Produced by the team behind A.D.,Roma Downey and Mark Burnett, value-based film Little Boy will be released in theaters this weekend. A rarity in quality movies today, Little Boy is engaging, entertaining, and provokes audiences to consider the importance of family, faith and striving for virtue.
In the words of Cardinal Sean O’Malley of Boston, “Art has a very important function to be able to teach people about life and about values. So when a film is made like this that has such a beautiful message and is done in such an artistic and appealing way, it provides a great service to the whole community. It’s not only entertaining, but it’s also something that’s uplifting.”
The film is set in small town American during the Second World War, following the trials and triumphs of “Little Boy”, so called because of his diminutive size. Little Boy doesn’t have many friends and the War takes away the closest friend he has—his father.
When his father enlists, Little Boy will do anything to bring him back home safely. His parish priest gives Little Boy an “ancient list” that he promises will help ensure his father’s return. The tasks are the corporal works of mercy.
In a quest that is at times amusing and at times touching, Little Boy strives to visit the imprisoned and befriend the lonely. He not only serves others—such as a marginalized Japanese man discriminated against because of Japan’s part in the War—he also grows in his own spiritual life.
Little Boy believes with his whole heart that his father will return. Catholic musician Matt Maher says of the movie, “the central most important thing for me, that I felt was obviously the importance of belief and having faith and believing that miracles can happen. It’s a trip through his heart and you kind of see the world through the eyes of a child.”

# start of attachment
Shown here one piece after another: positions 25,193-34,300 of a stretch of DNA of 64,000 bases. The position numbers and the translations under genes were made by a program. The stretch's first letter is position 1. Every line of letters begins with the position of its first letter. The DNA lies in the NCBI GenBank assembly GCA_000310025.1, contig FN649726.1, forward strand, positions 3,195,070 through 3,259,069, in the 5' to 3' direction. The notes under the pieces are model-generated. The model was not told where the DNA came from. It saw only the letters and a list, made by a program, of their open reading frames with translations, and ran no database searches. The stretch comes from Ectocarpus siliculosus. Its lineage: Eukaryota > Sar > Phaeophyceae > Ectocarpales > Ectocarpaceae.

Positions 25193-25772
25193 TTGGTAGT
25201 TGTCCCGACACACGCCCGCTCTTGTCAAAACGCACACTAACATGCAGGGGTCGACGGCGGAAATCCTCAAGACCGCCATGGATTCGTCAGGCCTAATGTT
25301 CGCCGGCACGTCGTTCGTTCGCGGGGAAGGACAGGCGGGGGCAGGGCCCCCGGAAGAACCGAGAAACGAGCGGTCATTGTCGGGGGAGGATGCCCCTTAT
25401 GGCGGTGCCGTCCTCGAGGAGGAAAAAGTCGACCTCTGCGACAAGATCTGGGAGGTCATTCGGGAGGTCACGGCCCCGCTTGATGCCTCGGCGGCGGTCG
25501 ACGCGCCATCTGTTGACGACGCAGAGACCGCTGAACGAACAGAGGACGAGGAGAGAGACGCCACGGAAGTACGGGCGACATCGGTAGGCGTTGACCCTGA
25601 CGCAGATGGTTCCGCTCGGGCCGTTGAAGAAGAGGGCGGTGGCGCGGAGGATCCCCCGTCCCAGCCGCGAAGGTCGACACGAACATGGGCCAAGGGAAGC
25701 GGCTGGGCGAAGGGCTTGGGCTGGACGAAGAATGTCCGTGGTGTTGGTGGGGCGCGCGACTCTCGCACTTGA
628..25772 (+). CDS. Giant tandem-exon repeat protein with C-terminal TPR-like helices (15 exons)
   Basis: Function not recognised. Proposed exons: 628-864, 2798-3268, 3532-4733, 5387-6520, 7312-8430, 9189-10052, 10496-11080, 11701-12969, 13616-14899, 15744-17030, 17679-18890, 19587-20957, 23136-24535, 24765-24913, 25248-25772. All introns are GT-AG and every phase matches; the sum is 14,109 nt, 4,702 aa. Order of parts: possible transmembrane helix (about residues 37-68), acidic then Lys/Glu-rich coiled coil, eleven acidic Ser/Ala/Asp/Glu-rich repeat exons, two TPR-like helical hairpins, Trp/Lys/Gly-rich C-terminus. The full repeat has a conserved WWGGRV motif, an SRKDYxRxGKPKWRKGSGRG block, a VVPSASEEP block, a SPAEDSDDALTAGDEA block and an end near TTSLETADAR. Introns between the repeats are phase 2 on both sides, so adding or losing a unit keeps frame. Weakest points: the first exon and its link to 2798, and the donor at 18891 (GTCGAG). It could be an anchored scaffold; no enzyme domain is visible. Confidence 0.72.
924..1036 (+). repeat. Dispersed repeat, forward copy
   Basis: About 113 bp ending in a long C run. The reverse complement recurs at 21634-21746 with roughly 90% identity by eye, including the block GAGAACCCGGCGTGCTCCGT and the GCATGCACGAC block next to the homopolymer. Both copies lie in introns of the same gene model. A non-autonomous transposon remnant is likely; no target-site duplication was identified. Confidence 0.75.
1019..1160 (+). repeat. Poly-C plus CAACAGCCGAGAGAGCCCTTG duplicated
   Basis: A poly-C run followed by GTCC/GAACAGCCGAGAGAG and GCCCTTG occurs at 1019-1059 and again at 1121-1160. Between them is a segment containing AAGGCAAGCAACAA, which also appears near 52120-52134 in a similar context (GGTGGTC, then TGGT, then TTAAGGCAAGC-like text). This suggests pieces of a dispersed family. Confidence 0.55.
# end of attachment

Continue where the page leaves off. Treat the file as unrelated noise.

The movie beautifully depicts the relationship of a father and a son as well as other guiding influences in Little Boy’s life. Ultimately, it is Little Boy’s growing relationship with God the Father that will see him through doubt, loss and the War.
Refreshingly, the movie imparts a strong lesson about the power of faith, but does not do so in a preachy way. Rather the audience is drawn into a story that anyone could relate to, one that explores the hopefulness of a child that faith really can move mountains.
Archbishop Jose Gomez of Los Angeles commented “It seems to me that something very good and positive that we can learn from the movie is that our faith is a great gift that we have and also in that in living our faith, we make a big contribution to society.”
To watch the trailer and to find out more about Little Boy, visit www.littleboymovie.com